Back in the 90s when Tom Hanks was emerging as one of Hollywood’s most likable leading men, I was working with Lisa, a waitress in Seattle who was also an aspiring actress. She liked to talk to me about theater and movies, but I have no memory of her telling me about auditions or acting classes. Still, the dream was still active in her at that time.
One day we were standing around the bar waiting for our restaurant to open. Lisa was flipping through a copy of People when she came upon a picture of Tom Hanks and his second wife, the actress Rita Wilson. Lisa lingered on the picture, frowning and shaking her head. “Rita Wilson’s so lucky.”
I didn’t know what to say. It had never occurred to me that luck had anything to do with two people falling in love, even when one of those people was very famous. There were times in my life I felt unlucky, where it seemed that some unseen hand was, for entirely random reasons, working against my own desires. We were both waiting tables at that time, after all, even though she wanted to be an actress and I wanted to be a writer. What if it was ultimately just luck that allowed certain people to publish their first book out of college and others to struggle for a decade or two?
Not long after, Bill Clinton had his unwise fling with the White House intern Monica Lewinski. Lisa and I were still working in the same restaurant together. I didn’t notice it at first; in fact, I didn’t notice it at all until Lisa pointed out how she bore a compelling resemblance to Lewinski. Lisa only recognized it herself because a talent agent, who specialized in celebrity look-alikes, thought he could get some work for her. Turns out, he definitely could.
A month later, I was watching Lisa on The Tonight Show performing in sketches with Jay Leno. Fortunately for her, this scandal dragged on and on right into impeachment. Every time I caught her on television portraying Clinton’s mistress, she looked as happy as I had ever seen her. I’d have thought she was lucky, except I knew she wasn’t going on other auditions, and this gig was definitely going to end soon, which it did. She eventually went to work in her family business back in Seattle.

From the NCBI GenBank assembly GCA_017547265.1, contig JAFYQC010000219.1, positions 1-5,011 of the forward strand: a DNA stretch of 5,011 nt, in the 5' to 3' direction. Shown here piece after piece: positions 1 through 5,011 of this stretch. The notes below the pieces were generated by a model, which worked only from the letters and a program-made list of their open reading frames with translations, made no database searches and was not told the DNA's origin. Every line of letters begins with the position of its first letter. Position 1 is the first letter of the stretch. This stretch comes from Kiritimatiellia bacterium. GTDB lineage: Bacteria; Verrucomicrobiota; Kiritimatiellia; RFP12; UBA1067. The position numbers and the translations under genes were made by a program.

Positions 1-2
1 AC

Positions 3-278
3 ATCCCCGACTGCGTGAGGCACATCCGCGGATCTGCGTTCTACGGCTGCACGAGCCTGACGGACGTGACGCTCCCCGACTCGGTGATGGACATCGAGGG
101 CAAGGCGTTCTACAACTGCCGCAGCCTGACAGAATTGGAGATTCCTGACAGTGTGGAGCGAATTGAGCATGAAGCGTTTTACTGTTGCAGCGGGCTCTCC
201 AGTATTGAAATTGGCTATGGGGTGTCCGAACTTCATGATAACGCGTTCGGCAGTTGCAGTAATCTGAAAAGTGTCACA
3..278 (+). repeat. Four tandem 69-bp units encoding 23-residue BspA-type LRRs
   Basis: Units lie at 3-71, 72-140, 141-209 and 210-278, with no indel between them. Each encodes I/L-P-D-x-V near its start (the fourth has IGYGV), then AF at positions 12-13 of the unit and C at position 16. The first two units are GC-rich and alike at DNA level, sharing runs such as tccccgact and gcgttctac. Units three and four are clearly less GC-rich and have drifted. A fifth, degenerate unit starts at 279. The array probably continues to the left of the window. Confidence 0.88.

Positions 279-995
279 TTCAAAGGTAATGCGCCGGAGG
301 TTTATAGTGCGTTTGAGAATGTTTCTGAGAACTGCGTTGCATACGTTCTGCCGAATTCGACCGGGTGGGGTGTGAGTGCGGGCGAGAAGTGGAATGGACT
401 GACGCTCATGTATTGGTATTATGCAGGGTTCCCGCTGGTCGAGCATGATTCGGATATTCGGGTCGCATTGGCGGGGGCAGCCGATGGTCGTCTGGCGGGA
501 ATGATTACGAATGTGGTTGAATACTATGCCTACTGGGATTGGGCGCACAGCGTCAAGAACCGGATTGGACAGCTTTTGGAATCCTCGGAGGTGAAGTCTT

About the same time I left the restaurant, I started composing music on my computer. This was the fulfillment of a lifelong dream. Songs would often come to me, but they were usually orchestral or something very challenging for the piano, and I didn’t have the means or the chops to hear that music anywhere but in my head. Now, I could plug any note into GarageBand and hear it played back to me exactly as I’d written it.
Oh, I was so happy. I’d write a song, summon my wife into the kitchen, play it back for her, and ask, “Isn’t that cool?” She usually thought it was. I had spent so long wishing I could do this, that I was actually making music remained vaguely miraculous to me for a couple of years. One day I was at a gathering of a group of old friends. Jeff, whom I’d known since high school, was standing with me in the kitchen of the house we’d all rented. “Listen to this,” I said, and grabbed my laptop and started playing one of my songs with which I was most pleased.
He shook his head. “You’re so lucky.”
It was the last response I had expected. When I heard the songs in my mind, I didn’t feel like I was wholly responsible for them, but I didn’t feel lucky either. Then again, I’d never been a fan of luck. Luck is something over which I have no control whatsoever. I’d learned how to listen to the music only I could hear and then how to translate it into notes. That wasn’t luck. At the same time, I also wasn’t a fan of hard work. Writing the music wasn’t hard, it just took a lot of time, time that I was more than happy to spend writing it.
As I closed my laptop, it occurred to me that I wasn’t feeling unlucky anymore. Not that everything in my life was turning out exactly as I would have scripted it, but I was doing so many things I enjoyed – writing a daily column for the magazine I edited, shooting interviews with authors, hosting a podcast, coaching and teaching and giving talks. All those things reminded me a bit of the music. GarageBand had been on my computer for years and years before I noticed it, and even then I didn’t understand it could be used to compose music. I suppose you could call it luck that day I accidentally figured out how to use it, but there had been nothing in my way until that moment other than my own diverted attention.
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